Amoris Laetitia 265: Thirsting For Good

amoris laetitia memeThis paragraph strikes me as deeply Ignatian:

265. Doing what is right means more than “judging what seems best” or knowing clearly what needs to be done, as important as this is. Often we prove inconsistent in our own convictions, however firm they may be; even when our conscience dictates a clear moral decision, other factors sometimes prove more attractive and powerful. We have to arrive at the point where the good that the intellect grasps can take root in us as a profound affective inclination, as a thirst for the good that outweighs other attractions and helps us to realize that what we consider objectively good is also good “for us” here and now. A good ethical education includes showing a person that it is in his own interest to do what is right. Today, it is less and less effective to demand something that calls for effort and sacrifice, without clearly pointing to the benefits which it can bring.

This picks up on the previous sections where it is mentioned that the cultivation of good habits is vital in orienting ourselves to virtue, even when we are tempted to direct ourselves in a different direction. I can attest this is one of the hardest aspects of parenting, let alone my own moral life. What about any of you readers?

For your reference, remember that Amoris Laetitia is online here.

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About catholicsensibility

Todd lives in the Pacific Northwest, serving a Catholic parish as a lay minister.
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3 Responses to Amoris Laetitia 265: Thirsting For Good

  1. Liam says:

    This is one area where the current cultural valorization of “authenticity” and a resultant dependence on feelings and sentiment is dangerous in a Flannery O’Connor sense. We tend to be deeply skeptical about cultivating habits that don’t give us the instant gratification of a clear emotional connection, and we’ve lost the appreciate for the opportunities that are more available in a desert experience offered by spiritual dryness and dark nights of the soul and (especially) dark nights of the senses.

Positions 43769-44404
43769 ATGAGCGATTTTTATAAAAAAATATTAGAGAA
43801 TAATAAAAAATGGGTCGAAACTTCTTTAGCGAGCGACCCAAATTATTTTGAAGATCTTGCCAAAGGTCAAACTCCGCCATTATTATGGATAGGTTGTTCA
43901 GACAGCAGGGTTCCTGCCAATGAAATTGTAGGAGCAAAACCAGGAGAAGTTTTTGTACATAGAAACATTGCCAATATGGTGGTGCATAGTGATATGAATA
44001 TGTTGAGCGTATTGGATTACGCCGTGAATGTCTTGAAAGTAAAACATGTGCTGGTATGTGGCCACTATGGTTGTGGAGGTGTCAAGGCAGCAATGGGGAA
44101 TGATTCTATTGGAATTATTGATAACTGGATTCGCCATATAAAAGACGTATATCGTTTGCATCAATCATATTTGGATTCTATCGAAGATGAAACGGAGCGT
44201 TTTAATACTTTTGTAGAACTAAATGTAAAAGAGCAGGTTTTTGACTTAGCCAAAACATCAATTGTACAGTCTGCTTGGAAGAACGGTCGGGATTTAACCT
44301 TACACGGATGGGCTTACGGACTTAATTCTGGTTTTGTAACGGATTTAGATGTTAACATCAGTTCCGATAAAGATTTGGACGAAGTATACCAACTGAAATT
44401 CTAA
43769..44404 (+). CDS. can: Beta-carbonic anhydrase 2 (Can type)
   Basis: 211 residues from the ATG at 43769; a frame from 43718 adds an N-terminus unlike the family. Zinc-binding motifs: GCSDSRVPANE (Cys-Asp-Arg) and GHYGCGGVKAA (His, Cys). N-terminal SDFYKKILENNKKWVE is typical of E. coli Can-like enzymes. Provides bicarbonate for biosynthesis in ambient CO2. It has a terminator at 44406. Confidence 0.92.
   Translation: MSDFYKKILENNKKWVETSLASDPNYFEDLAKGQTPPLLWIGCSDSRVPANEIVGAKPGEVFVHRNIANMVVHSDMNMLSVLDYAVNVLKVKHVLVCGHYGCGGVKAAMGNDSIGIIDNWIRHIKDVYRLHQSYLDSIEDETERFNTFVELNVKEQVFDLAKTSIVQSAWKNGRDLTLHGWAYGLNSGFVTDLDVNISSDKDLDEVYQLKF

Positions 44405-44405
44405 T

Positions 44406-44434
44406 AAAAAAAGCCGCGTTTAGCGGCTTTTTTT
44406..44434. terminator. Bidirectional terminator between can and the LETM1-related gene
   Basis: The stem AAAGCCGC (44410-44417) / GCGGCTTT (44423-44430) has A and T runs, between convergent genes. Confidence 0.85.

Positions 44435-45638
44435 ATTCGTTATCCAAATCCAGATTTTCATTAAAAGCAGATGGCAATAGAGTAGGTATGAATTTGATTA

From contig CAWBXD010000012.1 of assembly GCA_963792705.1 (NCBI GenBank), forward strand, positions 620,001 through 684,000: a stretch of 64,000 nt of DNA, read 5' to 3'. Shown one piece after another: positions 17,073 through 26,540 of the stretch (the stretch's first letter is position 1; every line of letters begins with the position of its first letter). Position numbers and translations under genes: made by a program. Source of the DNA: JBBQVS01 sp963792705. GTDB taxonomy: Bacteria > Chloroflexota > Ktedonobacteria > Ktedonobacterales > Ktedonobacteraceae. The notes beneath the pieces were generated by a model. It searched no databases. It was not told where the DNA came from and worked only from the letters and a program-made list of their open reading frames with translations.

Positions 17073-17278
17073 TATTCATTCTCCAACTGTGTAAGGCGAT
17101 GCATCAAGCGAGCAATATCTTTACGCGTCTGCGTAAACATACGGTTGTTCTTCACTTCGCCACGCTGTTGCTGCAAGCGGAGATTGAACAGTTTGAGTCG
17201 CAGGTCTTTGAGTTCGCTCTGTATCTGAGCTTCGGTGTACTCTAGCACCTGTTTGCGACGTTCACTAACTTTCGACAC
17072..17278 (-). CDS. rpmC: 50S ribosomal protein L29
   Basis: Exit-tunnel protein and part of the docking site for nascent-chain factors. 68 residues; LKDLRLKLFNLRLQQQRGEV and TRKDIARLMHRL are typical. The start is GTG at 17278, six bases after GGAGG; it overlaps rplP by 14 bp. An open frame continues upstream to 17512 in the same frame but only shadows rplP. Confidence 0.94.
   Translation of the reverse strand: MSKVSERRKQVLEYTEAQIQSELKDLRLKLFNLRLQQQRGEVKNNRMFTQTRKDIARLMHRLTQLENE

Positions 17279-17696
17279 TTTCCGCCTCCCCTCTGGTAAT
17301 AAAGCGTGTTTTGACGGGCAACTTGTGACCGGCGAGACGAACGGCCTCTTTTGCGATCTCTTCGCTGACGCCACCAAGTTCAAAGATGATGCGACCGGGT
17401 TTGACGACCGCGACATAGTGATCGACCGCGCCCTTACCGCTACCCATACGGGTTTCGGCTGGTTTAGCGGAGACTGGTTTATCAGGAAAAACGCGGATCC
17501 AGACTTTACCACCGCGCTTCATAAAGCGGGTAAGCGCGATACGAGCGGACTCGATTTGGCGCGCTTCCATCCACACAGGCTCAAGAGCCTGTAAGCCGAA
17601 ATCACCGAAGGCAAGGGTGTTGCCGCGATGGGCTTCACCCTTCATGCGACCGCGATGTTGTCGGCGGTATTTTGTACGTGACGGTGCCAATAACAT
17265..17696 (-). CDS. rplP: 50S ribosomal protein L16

So, to be blunt: Discard fear of or anxiety about what seems to be rote prayer. Rather, re-imagine what cultivating that practice offers. Ditto with other “traditional” devotional praxis. There are centuries of wisdom lurking there if one can scrape off one’s prejudices regarding them. If you need a starting point – the beginning of a yellow brick road – one good place is described by Thomas Merton – which relies on an Ignation understanding of the good of desire and how desire can lead us to God even when we haven’t a clue how it will do so:

    “My Lord God, I have no idea where I am going. I do not see the road ahead of me. I cannot know for certain where it will end. Nor do I really know myself, and the fact that I think that I am following your will does not mean that I am actually doing so. But I believe that the desire to please you does in fact please you. And I hope I have that desire in all that I am doing. I hope that I will never do anything apart from that desire. And I know that if I do this you will lead me by the right road, though I may know nothing about it. Therefore will I trust you always, though I may seem to be lost and in the shadow of death. I will not fear, for you are ever with me, and you will never leave me to face my perils alone.”

    • Liam says:

      PS: This is where the small but piercing *uncreated* Light of the Morningstar of Christmas that seems nearly enveloped by the inky darkness of the world can lead us.

      John 1:5:
      καὶ τὸ φῶς ἐν τῇ σκοτίᾳ φαίνει, καὶ ἡ σκοτία αὐτὸ οὐ κατέλαβεν.
      et lux in tenebris lucet et tenebrae eam non conprehenderunt.
      And the light shines in the darkness, and the darkness did not comprehend it.

  2. Dick Martin says:

    1 John 1:5(NKJV)
    This is the message which we have heard from Him and declare to you, that God is light and in Him is no darkness at all.

    Merry Christmas and a Joy filled New Year.

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